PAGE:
American History30 Aug 2009 12:26 am
Hollywood legend Cary Grant, named the 2nd Greatest Male Film Star of All Time by the American Film Institute, starred in many of the classic screwball comedies of the era, including Bringing Up Baby (1938) with Katharine Hepburn, His Girl Friday (1940) with Rosalind Russell, Arsenic and Old Lace (1944) featuring Priscilla Lane, and Monkey Business (1952). However, the movie role that really solidified his career was The Philadelphia Story (1940), with Katharine Hepburn and James Stewart, which set the stage for his most famous screen persona: the irresistible albeit unreliable man, formerly married to an equally intelligent and strong-willed woman who divorces him and then comes to realize that he is ultimately the only man for her.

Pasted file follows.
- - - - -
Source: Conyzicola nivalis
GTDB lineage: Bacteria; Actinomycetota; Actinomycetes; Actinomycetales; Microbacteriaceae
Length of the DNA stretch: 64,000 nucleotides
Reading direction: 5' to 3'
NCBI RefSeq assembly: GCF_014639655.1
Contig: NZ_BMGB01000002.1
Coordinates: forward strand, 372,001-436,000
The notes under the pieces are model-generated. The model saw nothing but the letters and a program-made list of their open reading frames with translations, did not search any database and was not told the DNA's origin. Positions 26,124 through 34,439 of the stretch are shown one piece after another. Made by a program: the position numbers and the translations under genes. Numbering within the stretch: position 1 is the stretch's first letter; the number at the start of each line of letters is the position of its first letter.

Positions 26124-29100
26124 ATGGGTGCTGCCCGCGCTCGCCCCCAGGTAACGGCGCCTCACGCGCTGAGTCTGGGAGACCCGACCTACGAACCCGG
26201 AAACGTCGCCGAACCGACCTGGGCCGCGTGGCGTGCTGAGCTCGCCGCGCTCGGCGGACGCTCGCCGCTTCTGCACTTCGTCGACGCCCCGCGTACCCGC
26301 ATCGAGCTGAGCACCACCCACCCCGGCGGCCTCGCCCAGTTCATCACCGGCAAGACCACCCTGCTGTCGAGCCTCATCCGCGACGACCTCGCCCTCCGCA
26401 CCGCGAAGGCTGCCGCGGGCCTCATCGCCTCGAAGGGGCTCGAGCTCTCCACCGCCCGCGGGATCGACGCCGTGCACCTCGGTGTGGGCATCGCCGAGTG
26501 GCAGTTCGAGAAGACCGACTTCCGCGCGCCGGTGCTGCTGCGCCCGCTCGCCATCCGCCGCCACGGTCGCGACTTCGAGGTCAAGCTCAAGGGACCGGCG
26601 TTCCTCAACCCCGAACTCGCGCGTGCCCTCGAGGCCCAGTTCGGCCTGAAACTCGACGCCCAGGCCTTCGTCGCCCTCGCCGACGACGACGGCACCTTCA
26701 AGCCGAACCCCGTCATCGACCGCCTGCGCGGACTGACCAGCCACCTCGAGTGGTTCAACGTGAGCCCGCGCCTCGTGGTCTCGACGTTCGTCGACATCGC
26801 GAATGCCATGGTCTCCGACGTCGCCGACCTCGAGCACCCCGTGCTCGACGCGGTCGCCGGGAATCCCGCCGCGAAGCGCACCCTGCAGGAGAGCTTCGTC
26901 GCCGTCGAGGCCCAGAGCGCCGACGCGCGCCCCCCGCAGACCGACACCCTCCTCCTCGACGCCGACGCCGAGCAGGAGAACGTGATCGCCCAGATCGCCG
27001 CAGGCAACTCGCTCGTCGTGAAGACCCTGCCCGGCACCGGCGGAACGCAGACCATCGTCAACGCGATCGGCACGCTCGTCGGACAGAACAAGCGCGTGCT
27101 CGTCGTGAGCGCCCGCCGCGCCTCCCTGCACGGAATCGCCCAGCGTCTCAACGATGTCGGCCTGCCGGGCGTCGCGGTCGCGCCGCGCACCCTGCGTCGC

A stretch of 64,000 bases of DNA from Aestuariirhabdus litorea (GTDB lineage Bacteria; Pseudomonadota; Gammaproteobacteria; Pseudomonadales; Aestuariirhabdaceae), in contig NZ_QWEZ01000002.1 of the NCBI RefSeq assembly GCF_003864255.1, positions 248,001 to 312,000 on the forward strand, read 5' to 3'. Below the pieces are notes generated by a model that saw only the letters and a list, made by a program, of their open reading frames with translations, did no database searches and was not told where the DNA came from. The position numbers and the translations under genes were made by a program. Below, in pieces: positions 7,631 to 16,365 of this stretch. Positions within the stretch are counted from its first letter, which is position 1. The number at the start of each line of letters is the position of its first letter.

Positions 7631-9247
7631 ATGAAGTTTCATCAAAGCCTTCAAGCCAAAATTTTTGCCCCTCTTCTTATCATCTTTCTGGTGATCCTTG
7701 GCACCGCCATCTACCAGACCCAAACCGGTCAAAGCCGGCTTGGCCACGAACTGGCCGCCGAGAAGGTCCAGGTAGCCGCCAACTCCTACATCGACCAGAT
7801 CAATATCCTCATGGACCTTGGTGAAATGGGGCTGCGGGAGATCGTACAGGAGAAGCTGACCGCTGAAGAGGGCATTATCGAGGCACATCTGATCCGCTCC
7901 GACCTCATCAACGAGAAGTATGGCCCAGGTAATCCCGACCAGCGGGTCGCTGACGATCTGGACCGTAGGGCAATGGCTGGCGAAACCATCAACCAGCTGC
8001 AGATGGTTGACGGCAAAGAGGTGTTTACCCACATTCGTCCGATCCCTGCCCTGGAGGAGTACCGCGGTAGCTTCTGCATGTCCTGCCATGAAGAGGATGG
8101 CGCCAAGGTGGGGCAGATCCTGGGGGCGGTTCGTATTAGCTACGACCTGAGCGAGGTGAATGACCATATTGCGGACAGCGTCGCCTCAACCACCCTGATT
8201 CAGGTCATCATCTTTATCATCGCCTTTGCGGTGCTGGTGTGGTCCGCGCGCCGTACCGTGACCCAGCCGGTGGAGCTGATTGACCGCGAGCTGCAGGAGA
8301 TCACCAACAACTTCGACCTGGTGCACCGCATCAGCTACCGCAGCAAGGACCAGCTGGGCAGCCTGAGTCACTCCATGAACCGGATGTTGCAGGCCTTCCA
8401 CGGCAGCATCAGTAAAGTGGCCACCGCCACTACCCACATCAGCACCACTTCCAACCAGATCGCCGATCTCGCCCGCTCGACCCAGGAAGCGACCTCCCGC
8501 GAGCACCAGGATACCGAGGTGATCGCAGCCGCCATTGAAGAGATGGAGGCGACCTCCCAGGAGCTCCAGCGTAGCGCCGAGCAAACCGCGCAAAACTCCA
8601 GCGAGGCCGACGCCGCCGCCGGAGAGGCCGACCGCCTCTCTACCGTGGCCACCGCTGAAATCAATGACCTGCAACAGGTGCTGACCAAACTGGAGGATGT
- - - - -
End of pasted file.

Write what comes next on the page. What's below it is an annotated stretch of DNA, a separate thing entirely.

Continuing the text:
The Philadelphia Story, and the subgenre of comedy that it spawned, is now affectionately referred to as the “comedy of remarriage.” This genre was given its moniker by Stanley Cavell in his book, “Pursuits of Happiness: The Hollywood Comedy of Remarriage.” At the time, the repressive Hays Code, imposed upon all Hollywood production, banned any overt references to illicit sex or adultery. As such, the comedy of remarriage gave filmmakers carte blanche to introduce racier content into their movies, but portraying leading characters who divorced, flirted while single and then got back together with their former spouse by the end of the film. Thus, Hollywood studios were able to circumvent the censors while seemingly reinforcing the ideals of traditional marriage. In his book, Cavell argues that this genre represented a crowning achievement for Hollywood, and that it paved the way for the modern emphasis on mutual love-as opposed to class, religious and/or family interests-as the foundational basis for marriage in America.
Leave a Reply
You must be logged in to post a comment.